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New ‘Let it, don’t forget it’ fire safety campaign launched

A new fire safety campaign urging private sector landlords and letting agents to always abide by the law and install smoke alarms on every storey of their rented properties has been launched by West Yorkshire Fire and Rescue Service.

The fire service has created a video calling on landlords to ‘Let it, don’t forget it’, which you can watch by clicking here

The call comes three years on from the tragic deaths of three-year-old Logan Taylor and his brother Jake Casey, aged two, in a house fire on Alder Street, Huddersfield.


The letting agent responsible for the property was jailed in July 2018 for 12 months for failing to fit smoke alarms to the house.


Kamal Bains, then aged 51 and of Stableford Gardens, Birkby, pleaded guilty at Leeds Crown Court on 16 July, 2018, for failing to install smoke alarms, under Section 3 (1) of the Health and Safety at Work Act 1974, of Exposing Public to Risk.

The fire was believed to have started as consequence of an electrical fault in equipment which was in the young boys’ bedroom. The two boys were asleep in their bedroom when devices including a television set alight and proved fatal for the two boys.

Dave Walton, deputy chief fire officer, said: “This was a desperately tragic case for everyone affected by it and without doubt the boys’ memory will stay with the attending and investigating firefighters for the rest of their lives also.


“On the third year anniversary of the boys’ loss we want to remind landlords and letting agencies of their responsibilities to install smoke alarms on every storey of their rented properties and carbon monoxide alarms in any room containing a solid fuel burning appliance.

“Do not take the risk with people’s lives and do not think that a fire ‘will never happen’ – it could well. If you are a private sector landlord or letting agent then take your responsibilities seriously and take heed of this warning.”

Kamal Bains has since been released from prison.

The Smoke and Carbon Monoxide Alarm Regulations 2015, said that private sector landlords are required from 1 October 2015 to have at least one smoke alarm installed on every storey of their properties and carbon monoxide alarms in any room containing a solid fuel burning appliance. The landlord must also make sure the alarms are in working order at the start of each new tenancy.

For further information on government regulations, click here

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    The last sentence, '' at the start of each new tenancy'' then the tenant disables the smoke alarm because every time he burns the toast does the alarm go off, '' you can lead a horse to water, you cannot make it drink '' !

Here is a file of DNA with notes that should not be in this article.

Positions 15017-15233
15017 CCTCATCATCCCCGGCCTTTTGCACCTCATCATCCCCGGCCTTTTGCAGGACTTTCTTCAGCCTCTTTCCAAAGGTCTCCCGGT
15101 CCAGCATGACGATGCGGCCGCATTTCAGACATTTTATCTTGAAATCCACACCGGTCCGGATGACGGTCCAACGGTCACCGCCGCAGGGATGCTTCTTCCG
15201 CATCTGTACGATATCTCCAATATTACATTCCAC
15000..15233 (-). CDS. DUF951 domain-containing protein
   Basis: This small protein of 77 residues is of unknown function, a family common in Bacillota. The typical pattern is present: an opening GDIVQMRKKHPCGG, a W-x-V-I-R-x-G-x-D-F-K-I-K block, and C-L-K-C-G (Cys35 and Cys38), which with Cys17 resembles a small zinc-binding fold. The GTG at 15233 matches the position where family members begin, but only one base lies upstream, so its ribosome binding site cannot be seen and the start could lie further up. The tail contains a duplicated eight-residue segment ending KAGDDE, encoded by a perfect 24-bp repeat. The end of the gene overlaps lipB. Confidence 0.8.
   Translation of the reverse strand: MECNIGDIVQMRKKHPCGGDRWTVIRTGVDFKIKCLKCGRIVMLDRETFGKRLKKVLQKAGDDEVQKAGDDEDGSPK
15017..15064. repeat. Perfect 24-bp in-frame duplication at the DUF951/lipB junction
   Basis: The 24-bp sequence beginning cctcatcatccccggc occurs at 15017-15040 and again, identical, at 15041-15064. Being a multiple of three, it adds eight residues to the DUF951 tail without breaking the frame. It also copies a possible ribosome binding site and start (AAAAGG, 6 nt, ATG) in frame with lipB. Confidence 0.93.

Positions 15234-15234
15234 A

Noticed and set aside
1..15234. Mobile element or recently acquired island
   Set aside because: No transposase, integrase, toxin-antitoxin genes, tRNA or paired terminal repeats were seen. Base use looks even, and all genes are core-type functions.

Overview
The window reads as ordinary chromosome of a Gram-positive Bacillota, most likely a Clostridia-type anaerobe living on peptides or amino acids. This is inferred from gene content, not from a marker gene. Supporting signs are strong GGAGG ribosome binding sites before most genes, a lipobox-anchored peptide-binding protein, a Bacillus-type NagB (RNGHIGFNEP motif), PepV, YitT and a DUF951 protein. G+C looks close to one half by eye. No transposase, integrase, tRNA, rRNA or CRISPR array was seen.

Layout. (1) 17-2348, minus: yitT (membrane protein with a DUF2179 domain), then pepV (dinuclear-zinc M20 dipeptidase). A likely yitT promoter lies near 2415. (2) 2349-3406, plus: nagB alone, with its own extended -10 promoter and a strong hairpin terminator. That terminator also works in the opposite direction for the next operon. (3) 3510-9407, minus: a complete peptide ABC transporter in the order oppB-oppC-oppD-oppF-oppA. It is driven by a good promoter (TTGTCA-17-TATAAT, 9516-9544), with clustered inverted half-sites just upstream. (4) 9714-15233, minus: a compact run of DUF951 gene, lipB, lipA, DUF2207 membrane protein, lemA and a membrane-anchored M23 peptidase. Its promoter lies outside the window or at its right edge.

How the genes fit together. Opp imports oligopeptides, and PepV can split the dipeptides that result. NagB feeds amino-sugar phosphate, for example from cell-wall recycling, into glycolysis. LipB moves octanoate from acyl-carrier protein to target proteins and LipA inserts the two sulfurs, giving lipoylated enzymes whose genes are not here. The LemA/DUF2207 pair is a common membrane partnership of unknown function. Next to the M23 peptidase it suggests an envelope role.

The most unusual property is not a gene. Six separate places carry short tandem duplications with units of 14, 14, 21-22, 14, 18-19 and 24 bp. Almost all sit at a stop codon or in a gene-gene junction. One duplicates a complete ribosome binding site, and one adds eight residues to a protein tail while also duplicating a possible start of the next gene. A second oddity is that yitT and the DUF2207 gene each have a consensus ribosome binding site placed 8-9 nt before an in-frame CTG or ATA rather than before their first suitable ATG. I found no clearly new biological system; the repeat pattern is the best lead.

• 01 March 2019 10:40 AM

    That is because the incorrect type of detector has been used.
    Kitchens should have heat detectors.
    The other detectors need to be sited away from kitchen areas.
    Though this is made increasingly difficult as open plan living occurs.
    Personally I can't stand the idea of the kitchen not being closed off from the remainder of the property.
    But if possible site smoke detectors as far away from kitchen areas as possible.
    You can now obtain detectors which come with irremovable batteries which last about 10 years.
    But there is always a risk of tenants tampering with detectors when all they should do is test and replace batteries as required if possible.
    Most detectors have a shelf life and will need to be periodically replaced.
    That is a logistics nightmare for any LL with a large number of properties.
    Essentially an accurate list of location and expiry date of each detector is required.
    It is for that reason that a LL might consider hard wired detectors though even those have an expiry date!!
    Plus they all have backup batteries incase the power fails.
    The more you delve into it the more a LL must realise that just fitting a detector isn't the end of the matter.
    Far from it.
    All detectors must be in date and fully operational.
    A LL needs to retain comprehensive records as far as detectors are concerned.
    The important point being that investing in good quality detectors and managing them effectively is actually good for business.
    Detectors tend to keep tenants alive cos dead tenants DON'T tend to pay rent!!
    Plus early warning of fire by detectors is usually resolved by the tenant so saving the property.
    Believe me a modern home is full of fire hazards from the humble mobile phone charger to the innocuous fridge freezer!!
    These appliances new and old are out to kill you and do so with regularity.
    Effective detectors really are worthwhile having for a wide variety of reasons

  • icon

    more wasted money


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